Malawians will have to wait until May to cereblate the resumption of aid under the Extended Credit Facility program (EFC) from the international Monetory Fund as the boards is yet to meet over the matter.
According to IMF report the Board will decide in May on whether to continue with the program or not.
“Based on progress to date, it is anticipated that a request to complete the seventh and eighth reviews under the ECF-supported program will be submitted for consideration by the IMF’s Executive Board in May 2016.
“The mission would like to thank the authorities for their hospitality and constructive cooperation,” states the report.
It further says that IMF Staff completed Review Mission to Malawi and acknowledged some improvements in the countrys economy however the report will be sunmitted to the board for the final decision.
“The views expressed in this statement are those of the IMF staff and do not necessarily represent the views of the IMF’s Executive Board. Based on the preliminary findings of this mission, staff will prepare a report that, subject to management approval, will be presented to the IMF’s Executive Board for discussion and decision,” disclosed the report.
The report states that a team from the International Monetary Fund (IMF), led by Oral Williams,
“The team visited Lilongwe in March 9–23, 2016 to conduct discussions on the seventh and eighth reviews under the Extended Credit Facility (ECF) arrangement.
“At the end of the mission, Williams issued the following statement:
“Regarding program performance, the authorities have demonstrated a concerted effort to put the program back on track. Program targets on net domestic financing and net domestic assets of the Reserve Bank of Malawi for end December 2015 were met. However, the buildup in net international reserves fell short of the end-December program floor owing to lower-than expected export revenues and some smoothing of the excessive volatility in the foreign exchange market. On the structural side, reforms in the financial sector were carried out as planned. Improvements in public financial management (PFM), in particular bank reconciliations, are gaining momentum but this needs to be sustained.
“The prolonged adverse effects of the El Niño-induced drought, a strengthening dollar, and lower-than-expected export receipts have hit the economy hard. The drought has also placed an estimated 2.8 million people at risk of food insecurity which is being addressed by the authorities and the donor community. Real GDP growth which fell sharply to 3 percent in 2015 is expected to be within 3–4 percent range in 2016, depending on the improvement in weather conditions. Rising food prices and a sharp depreciation of the kwacha contributed to annual inflation increasing to about 25 percent at end-December 2015. Inflation has since fallen slightly to 23.4 percent in February 2016 and non-food inflation has been on a clear declining trend, suggesting that the appropriate adjustments in monetary and fiscal policies are having their intended effects.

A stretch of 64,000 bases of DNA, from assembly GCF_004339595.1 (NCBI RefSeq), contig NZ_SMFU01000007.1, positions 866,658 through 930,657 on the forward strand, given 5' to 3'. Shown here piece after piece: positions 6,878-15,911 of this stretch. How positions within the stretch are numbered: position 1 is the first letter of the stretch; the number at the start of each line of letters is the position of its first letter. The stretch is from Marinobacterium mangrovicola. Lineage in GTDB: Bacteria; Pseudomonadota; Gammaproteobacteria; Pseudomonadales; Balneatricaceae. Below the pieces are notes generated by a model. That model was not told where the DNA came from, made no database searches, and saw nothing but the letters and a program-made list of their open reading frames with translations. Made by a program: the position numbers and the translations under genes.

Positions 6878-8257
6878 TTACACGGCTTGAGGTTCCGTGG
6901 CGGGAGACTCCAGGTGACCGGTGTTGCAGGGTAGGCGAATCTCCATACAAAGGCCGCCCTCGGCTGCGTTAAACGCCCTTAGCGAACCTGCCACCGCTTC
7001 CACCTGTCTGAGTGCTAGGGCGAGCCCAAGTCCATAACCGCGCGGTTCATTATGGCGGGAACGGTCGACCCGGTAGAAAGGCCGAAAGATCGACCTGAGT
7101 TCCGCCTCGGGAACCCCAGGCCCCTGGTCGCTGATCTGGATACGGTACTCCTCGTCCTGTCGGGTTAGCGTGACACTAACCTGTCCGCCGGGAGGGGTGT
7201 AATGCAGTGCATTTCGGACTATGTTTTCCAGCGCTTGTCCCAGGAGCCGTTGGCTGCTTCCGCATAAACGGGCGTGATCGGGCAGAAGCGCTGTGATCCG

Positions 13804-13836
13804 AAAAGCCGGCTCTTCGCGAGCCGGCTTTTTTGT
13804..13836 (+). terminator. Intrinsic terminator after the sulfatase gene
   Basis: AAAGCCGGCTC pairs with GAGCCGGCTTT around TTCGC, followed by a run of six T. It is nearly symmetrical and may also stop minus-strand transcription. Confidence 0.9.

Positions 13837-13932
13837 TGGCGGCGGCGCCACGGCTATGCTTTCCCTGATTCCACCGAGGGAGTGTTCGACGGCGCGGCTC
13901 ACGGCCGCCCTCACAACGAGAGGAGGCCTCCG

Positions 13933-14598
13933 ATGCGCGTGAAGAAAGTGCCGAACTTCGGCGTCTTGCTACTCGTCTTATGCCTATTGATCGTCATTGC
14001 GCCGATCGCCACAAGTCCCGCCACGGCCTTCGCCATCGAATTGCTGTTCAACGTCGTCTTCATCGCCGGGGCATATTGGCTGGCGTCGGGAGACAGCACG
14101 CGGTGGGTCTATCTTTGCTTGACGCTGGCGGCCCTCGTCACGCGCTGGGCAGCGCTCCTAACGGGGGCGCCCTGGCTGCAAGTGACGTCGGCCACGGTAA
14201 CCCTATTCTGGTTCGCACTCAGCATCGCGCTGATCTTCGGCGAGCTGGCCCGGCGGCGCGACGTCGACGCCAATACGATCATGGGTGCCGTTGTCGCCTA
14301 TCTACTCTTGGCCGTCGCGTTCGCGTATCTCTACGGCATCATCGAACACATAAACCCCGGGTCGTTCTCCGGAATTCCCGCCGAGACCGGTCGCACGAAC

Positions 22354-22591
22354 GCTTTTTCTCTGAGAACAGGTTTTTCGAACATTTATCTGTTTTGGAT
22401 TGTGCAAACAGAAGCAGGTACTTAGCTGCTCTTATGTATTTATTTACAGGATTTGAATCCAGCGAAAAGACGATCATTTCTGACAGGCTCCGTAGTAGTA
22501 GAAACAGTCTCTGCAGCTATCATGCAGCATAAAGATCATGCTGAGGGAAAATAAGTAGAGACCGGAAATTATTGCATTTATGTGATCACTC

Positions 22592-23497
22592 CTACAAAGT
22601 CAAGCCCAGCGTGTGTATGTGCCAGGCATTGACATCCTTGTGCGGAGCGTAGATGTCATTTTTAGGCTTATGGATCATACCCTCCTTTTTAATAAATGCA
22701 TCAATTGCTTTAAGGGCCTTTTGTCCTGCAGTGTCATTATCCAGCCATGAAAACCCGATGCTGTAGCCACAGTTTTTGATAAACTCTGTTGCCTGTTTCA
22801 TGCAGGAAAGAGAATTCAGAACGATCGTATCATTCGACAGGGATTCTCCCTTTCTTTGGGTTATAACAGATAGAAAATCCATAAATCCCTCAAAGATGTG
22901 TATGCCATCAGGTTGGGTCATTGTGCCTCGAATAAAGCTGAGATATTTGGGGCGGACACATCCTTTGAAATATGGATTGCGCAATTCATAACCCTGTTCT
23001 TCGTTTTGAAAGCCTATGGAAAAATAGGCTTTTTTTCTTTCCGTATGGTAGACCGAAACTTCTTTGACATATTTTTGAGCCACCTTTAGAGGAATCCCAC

“Commitment to the flexible exchange rate regime and the automatic fuel pricing mechanism have helped Malawi to respond to external shocks. The kwacha which depreciated by more than 35.6 percent from July 2015 to early March 2016—a trend mirroring that of neighboring countries—has begun to stabilize. This in part reflects efforts by the central bank to absorb excess liquidity from the banking system, greater fiscal discipline, and the advent of the tobacco season.
“The mission reached understandings to ensure that recent improvements in macroeconomic policy implementation are sustained. Restoring macroeconomic stability by bringing inflation—which has been stuck above 20 percent since mid-2012—down to single digits, remains the most important policy challenge in the near term. The revised fiscal framework recently approved by parliament is sufficient to meet the end-June 2016 program target on net domestic financing. Prudent fiscal policy, when combined with a tight monetary stance to maintain positive real interest rates, should place inflation on a downward path. Discussions also focused on measures to ensure that the PFM reforms envisaged under the program are fully implemented. The mission welcomed the authorities’ efforts to strengthen commitment controls over spending, by requiring Ministries, Departments, and Agencies to provide detailed fiscal reports before receiving additional allocations.
“Discussions also focused on the broad parameters of the FY16/17 budget in order to guide policy implementation. In doing so, the mission emphasized the need to exercise restraint on the wage bill which now accounts for about 34 percent of revenues. It also underscored the need to mobilize domestic revenues in line with Malawi’s sustainable development goals by broadening the tax base and strengthening tax compliance.
“Based on progress to date, it is anticipated that a request to complete the seventh and eighth reviews under the ECF-supported program could be submitted for consideration by the IMF’s Executive Board in May 2016. The mission would like to thank the authorities for their hospitality and constructive cooperation.
“The mission met with President Arthur Peter Mutharika, Minister of Finance Goodall Gondwe, Governor of the Reserve Bank of Malawi (RBM) Charles Chuka, other senior government and RBM officials, a broad range of national stakeholders outside government, as well as representatives of Malawi’s development partners.”